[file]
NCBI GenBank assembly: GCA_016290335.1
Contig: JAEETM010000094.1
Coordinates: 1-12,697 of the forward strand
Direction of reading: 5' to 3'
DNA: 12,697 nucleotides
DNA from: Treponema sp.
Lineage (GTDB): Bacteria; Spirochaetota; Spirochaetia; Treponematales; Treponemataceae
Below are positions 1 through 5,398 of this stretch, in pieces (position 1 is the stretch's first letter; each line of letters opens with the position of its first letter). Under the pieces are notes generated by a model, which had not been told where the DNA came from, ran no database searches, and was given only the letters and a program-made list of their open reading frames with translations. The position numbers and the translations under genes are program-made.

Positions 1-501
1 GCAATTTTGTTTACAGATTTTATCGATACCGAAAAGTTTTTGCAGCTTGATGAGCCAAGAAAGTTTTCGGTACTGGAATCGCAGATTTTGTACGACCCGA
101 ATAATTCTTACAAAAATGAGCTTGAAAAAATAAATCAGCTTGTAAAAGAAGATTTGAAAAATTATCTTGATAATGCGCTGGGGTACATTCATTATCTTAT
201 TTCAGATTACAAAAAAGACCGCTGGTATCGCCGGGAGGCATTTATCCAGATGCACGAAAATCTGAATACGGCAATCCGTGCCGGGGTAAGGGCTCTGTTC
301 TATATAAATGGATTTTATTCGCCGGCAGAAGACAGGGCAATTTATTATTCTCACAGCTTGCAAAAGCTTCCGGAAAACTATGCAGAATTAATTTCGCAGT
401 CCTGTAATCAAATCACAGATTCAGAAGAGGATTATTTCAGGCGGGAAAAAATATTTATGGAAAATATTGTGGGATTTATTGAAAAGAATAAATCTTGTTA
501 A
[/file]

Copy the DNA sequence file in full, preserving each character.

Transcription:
NCBI GenBank assembly: GCA_016290335.1
Contig: JAEETM010000094.1
Coordinates: 1-12,697 of the forward strand
Direction of reading: 5' to 3'
DNA: 12,697 nucleotides
DNA from: Treponema sp.
Lineage (GTDB): Bacteria; Spirochaetota; Spirochaetia; Treponematales; Treponemataceae
Below are positions 1 through 5,398 of this stretch, in pieces (position 1 is the stretch's first letter; each line of letters opens with the position of its first letter). Under the pieces are notes generated by a model, which had not been told where the DNA came from, ran no database searches, and was given only the letters and a program-made list of their open reading frames with translations. The position numbers and the translations under genes are program-made.

Positions 1-501
1 GCAATTTTGTTTACAGATTTTATCGATACCGAAAAGTTTTTGCAGCTTGATGAGCCAAGAAAGTTTTCGGTACTGGAATCGCAGATTTTGTACGACCCGA
101 ATAATTCTTACAAAAATGAGCTTGAAAAAATAAATCAGCTTGTAAAAGAAGATTTGAAAAATTATCTTGATAATGCGCTGGGGTACATTCATTATCTTAT
201 TTCAGATTACAAAAAAGACCGCTGGTATCGCCGGGAGGCATTTATCCAGATGCACGAAAATCTGAATACGGCAATCCGTGCCGGGGTAAGGGCTCTGTTC
301 TATATAAATGGATTTTATTCGCCGGCAGAAGACAGGGCAATTTATTATTCTCACAGCTTGCAAAAGCTTCCGGAAAACTATGCAGAATTAATTTCGCAGT
401 CCTGTAATCAAATCACAGATTCAGAAGAGGATTATTTCAGGCGGGAAAAAATATTTATGGAAAATATTGTGGGATTTATTGAAAAGAATAAATCTTGTTA
501 A